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The Women Who Mothered Me – Part II

Mother love

After my friend, Norma, read my tribute to my many ‘mothers’, including hers, she added her stories. It was interesting to see the impact each of these women had on us individually, and how much we still appreciate them.

Norma’s Story:

Although I cannot claim to have had the same relationship with your family members as you did, I too have fond personal memories of each lady mentioned.

Miss Edna: [My Mother]: I only had to mention once that I loved ackee and saltfish [cod] and before I knew it, you and I were treated to the most delicious meal. It has been many, many years since then, but I remember that meal well, especially since I had never known until that day that coco [a type of yam] could’ve tasted so delicious.

Sister Madge: How can I forget the many times when I showed up at your home at dinner time, how she made a meal prepared for six turn into seven. Or, how could I forget how cheery and welcoming she always was with me and pretty much the whole of our little town. [Most people in the town called her Sister Madge].

Miss Ira: I knew Ms. Ira mostly through church and remember her no-nonsense attitude which helped to keep us kids in line. She was the faithful servant of God who made sure that the Gospel Hall Church was always sparkling clean. I also remember her for the times my mother would send me to her to get a few sour oranges from her tree. [Sour orange trees weren’t that common in our town].

Miss Elsie: She literally saved me one Sunday morning from blacking out on the street. On the Sunday in question, I had made a trip to Jackson Town from Kingston to surprise Mama. When I arrived at the house, she was not there, neither was anyone else.

I decided to return home, but by the time I got to the bus stop, I began to feel dizzy and started to stumble and felt sure I was going to die. I had travelled very far and had not eaten anything that day. I stumbled until I found and knocked on Miss Elsie’s front door. She grasped the situation quickly and offered me peppermint tea, which worked like magic. I was profoundly grateful. Miss Elsie talked with me as I sipped the tea and told that me I was welcomed to stay until I felt well enough to leave. I have always been truly grateful for the kindness she showed me that day.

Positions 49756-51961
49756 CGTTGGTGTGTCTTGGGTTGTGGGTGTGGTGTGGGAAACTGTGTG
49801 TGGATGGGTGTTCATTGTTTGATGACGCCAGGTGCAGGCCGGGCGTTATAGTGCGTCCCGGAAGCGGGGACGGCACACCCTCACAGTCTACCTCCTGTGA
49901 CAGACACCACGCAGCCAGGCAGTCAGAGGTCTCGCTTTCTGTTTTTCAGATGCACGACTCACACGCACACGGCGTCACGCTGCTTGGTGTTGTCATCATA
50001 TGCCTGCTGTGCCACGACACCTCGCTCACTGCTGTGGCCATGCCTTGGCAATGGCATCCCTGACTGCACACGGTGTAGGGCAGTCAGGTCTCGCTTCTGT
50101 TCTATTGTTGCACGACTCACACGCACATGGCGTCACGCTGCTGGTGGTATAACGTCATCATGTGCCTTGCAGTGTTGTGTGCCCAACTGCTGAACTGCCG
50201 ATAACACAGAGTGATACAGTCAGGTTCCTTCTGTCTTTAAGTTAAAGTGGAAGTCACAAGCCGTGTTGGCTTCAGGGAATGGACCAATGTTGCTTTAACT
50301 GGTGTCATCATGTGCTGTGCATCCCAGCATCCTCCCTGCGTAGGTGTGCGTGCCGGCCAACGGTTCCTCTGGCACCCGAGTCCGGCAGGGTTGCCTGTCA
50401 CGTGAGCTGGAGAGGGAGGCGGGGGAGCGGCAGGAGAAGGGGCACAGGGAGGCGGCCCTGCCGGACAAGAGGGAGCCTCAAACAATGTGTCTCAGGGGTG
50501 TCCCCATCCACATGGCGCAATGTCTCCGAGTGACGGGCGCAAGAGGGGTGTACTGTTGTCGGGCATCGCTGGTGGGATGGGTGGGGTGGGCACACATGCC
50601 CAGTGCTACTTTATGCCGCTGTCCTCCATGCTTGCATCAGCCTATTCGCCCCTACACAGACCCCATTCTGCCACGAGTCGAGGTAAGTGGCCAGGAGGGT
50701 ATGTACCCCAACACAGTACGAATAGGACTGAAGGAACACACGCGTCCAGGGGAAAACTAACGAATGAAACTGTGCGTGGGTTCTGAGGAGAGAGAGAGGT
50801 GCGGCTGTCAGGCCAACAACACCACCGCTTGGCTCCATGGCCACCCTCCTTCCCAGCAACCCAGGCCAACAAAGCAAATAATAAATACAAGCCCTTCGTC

Sonia: Before Mama got her home phone, I only had to call your sister’s home phone and Sonia was always willing to deliver any message I had for Mama. After a while Sonia was also one of the only familiar faces of my generation that made it seem like home whenever I went to Jackson Town. Whenever Sonia knew that I was home, she would stop by to have a chat with me on the veranda or to have a quick word as she made her way to church.

Mama: My own mother, Miss Madge, was like the pied piper of young people and she drew them in with her stories, jokes and youthful attitude. Mama loved to be surrounded by her children’s friends and they kept seeking her out even when the children (we the friends) were not at home. My mother would often write to tell me of a visit from one of my friends and how happy the visit made her feel.

All these wonderful ladies were a part of what made Jackson Town home and I will always remember them with love.

Additionally, I now find some comfort in visiting the grave sites of these wonderful people and others whenever I go home. I go to the First Hill Church, the Anglican Church, and the Gospel Hall church yards and realize each time how much they are missed.